Chinese Sketches

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Trübner & Company, 1876 - China - 204 pages
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These literary sketches are an attempt by the author to show that "the Chinese are a hardworking, sober, and happy people, occupying an intermediate place between the wealth and culture, the vice and misery of the West."

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Page 28 - And portance in my travel's history; Wherein of antres vast and deserts idle, Rough quarries, rocks, and hills whose heads touch heaven, It was my hint to speak, — such was the process: And of the Cannibals that each other eat, The Anthropophagi, and men whose heads Do grow beneath their shoulders.
Page 143 - wind and water," or that which cannot be seen and that which cannot be grasped. I have explained the term in my Chinese Sketches, p. 143, as " a system of geomancy, by the science of which it is possible to determine the desirability of sites, — whether of tombs, houses, or cities, from the configuration of such natural objects as rivers, trees, and hills, and to foretell with certainty the fortunes of any family, community, or individual according to the spot selected ; by the art of which it...
Page 181 - Roy," and when the stage was obscured by smoke, accidentally ran forward upon the bayonet of one of the soldiers and thus received a horizontal stab in the chest, from which he died in a few seconds. ('ON HOMICIDE,
Page 126 - ... the trustworthiness of human assertion, which is not only the principal support of all present social well-being, but the insufficiency of which does more than any one thing that can be named to keep back civilisation, virtue, everything on which human happiness on the largest scale depends...
Page 97 - There are some things which possess form but are devoid of sound, as for instance jade and stones ; others have sound but are without form, such as wind and thunder ; others again have both form and sound, such as men and animals ; and lastly, there is a class devoid of both, namely, devils and spirits.
Page 201 - I say, that I were thus to deal with the notion that "they manage these things better in France." Mr. Arnold would, very likely, not abandon his belief. And yet this contrast would certainly be as damaging as the fact about the girl Wragg, to which he more than once refers so emphatically. Surely it is manifest enough that by selecting the evidence, any society may be relatively blackened and any other society relatively whitened. From Mr. Arnold's method let us turn to some of his specific statements;...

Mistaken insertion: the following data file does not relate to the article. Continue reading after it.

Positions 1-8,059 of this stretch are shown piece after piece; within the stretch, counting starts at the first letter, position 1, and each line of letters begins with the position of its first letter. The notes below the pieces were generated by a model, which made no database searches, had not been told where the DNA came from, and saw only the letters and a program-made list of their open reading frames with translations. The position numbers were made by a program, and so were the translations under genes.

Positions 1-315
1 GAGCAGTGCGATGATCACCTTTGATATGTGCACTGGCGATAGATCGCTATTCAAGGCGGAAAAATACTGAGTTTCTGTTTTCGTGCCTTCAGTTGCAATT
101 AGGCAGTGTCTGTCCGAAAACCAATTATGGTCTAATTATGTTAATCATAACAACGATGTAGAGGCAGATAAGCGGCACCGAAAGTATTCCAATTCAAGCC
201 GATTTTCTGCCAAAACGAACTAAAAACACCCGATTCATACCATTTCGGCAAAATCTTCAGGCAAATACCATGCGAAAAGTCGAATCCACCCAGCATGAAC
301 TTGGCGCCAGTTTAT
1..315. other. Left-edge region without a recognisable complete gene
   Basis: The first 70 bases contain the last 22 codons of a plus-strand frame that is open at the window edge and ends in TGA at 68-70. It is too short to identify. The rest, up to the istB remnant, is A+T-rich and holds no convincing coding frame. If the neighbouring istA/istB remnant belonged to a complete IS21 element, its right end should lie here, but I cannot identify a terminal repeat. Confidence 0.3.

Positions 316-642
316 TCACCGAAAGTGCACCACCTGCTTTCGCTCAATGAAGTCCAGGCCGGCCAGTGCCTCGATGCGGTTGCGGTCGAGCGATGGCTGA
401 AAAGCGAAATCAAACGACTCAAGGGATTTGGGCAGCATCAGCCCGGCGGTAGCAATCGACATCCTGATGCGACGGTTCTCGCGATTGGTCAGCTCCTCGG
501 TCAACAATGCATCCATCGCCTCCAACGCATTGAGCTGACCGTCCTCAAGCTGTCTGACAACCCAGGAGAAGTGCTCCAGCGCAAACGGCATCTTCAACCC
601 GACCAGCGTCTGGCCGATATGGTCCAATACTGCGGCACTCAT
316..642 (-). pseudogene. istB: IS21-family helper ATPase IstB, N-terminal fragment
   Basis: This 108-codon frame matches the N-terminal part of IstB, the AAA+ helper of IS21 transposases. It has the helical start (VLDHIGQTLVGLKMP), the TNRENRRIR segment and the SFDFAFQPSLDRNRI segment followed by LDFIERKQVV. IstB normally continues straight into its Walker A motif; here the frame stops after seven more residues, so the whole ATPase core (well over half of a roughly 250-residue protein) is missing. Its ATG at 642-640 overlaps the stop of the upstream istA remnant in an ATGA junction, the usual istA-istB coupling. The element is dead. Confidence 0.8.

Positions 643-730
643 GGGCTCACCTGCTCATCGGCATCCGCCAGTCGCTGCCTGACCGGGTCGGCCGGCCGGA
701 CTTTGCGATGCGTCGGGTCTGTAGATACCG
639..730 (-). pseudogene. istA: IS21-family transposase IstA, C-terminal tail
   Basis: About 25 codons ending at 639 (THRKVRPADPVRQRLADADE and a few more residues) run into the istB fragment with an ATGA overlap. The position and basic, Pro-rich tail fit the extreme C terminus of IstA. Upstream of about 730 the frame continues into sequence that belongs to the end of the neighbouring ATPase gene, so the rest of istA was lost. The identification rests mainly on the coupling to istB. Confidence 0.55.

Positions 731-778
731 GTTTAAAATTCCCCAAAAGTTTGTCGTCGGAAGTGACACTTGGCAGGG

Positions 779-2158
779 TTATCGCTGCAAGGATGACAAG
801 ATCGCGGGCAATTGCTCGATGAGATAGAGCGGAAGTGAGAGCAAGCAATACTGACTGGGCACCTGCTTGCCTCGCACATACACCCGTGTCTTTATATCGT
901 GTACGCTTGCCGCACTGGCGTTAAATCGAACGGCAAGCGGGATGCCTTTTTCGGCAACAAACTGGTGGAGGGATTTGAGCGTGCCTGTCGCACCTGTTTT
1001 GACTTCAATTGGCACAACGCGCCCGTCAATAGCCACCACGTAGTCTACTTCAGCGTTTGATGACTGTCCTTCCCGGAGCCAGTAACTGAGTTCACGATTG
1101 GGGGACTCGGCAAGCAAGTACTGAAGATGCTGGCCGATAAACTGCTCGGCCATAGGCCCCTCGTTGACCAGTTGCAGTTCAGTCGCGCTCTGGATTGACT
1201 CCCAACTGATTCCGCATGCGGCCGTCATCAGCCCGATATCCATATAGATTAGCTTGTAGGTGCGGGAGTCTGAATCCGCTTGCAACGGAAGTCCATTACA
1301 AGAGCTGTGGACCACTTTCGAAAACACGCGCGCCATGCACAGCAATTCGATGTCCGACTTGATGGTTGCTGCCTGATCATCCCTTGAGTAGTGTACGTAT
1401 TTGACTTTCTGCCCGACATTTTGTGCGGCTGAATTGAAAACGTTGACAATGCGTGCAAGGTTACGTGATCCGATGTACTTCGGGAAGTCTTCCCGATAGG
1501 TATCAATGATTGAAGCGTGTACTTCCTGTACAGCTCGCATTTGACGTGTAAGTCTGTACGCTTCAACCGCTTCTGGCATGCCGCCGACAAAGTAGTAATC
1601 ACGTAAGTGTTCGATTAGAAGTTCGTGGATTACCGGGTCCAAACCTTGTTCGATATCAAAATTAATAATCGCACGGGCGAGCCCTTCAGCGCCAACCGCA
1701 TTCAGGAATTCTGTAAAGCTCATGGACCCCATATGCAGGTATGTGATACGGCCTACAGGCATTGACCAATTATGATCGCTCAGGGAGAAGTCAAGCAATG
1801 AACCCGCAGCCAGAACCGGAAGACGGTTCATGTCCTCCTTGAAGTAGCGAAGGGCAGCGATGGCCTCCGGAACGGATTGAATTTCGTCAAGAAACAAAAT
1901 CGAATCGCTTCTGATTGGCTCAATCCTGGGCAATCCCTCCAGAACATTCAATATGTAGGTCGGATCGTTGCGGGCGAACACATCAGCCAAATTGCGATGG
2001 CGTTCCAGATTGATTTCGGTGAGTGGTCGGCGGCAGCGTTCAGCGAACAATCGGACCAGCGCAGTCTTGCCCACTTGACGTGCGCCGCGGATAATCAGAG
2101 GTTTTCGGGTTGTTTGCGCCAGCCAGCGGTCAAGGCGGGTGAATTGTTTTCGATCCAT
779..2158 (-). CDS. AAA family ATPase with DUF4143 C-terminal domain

Page 192 - A respectable Chinaman will tell you that only thieves and bad characters who have nothing to lose avail themselves of baptism, as a means of securing " long nights of indolence and ease " in the household of some enthusiastic missionary at from four to ten dollars a month. Educated men will not tolerate missionaries in their houses, as many have found to their cost...
Page 114 - Who ever sees in China a tipsy man reeling about a crowded thoroughfare, or lying with his head in a ditch by the side of some country road ? " It is not, however, generally known that the Chinese, with their usual quaintness, distinguish between five kinds of drunkenness, different people being differently affected, according to the physical constitution of each. Wine may fly (i) to the heart, and produce maudlin emotions ; or (2) to...
Page 153 - ... expensive to be generally consumed. A dinner-party in China is a most methodical affair as regards precedence among guests, the number of courses, and their general order and arrangement. We shall endeavour to give a detailed and accurate account of such a banquet as might be offered to half-a-dozen friends by a native in easy circumstances. In the first place, no ladies would be present, but men only would occupy seats at the square, fourlegged, " eight fairy
Page 96 - ... men to whom even the most enlightened European must accord, under certain limitations, the title of sages and philosophers. They are remarkable, too, in the excellence of their apparatus for impressing, as far as possible, the best wisdom they possess upon every mind in the community, and securing that those who have appropriated most of it shall occupy the posts of honour and power.

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